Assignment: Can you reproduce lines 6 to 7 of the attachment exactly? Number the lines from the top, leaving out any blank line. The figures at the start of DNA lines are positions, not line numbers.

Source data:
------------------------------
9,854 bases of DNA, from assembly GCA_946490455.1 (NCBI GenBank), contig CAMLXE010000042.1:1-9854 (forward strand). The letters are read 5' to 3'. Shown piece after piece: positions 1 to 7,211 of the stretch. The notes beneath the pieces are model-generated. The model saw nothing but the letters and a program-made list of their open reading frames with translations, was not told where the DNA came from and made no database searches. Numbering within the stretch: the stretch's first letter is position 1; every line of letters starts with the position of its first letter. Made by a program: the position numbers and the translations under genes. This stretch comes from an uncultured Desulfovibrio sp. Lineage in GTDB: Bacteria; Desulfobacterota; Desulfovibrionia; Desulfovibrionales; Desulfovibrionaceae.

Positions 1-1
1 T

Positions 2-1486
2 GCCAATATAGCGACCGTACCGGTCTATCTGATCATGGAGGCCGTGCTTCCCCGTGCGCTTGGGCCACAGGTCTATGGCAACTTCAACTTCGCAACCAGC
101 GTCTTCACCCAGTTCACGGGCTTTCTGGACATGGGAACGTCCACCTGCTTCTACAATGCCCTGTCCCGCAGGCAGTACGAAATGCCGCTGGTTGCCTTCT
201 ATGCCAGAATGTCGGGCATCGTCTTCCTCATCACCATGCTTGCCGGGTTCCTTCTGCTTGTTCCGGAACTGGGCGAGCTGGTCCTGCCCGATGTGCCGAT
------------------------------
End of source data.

101 GTCTTCACCCAGTTCACGGGCTTTCTGGACATGGGAACGTCCACCTGCTTCTACAATGCCCTGTCCCGCAGGCAGTACGAAATGCCGCTGGTTGCCTTCT
201 ATGCCAGAATGTCGGGCATCGTCTTCCTCATCACCATGCTTGCCGGGTTCCTTCTGCTTGTTCCGGAACTGGGCGAGCTGGTCCTGCCCGATGTGCCGAT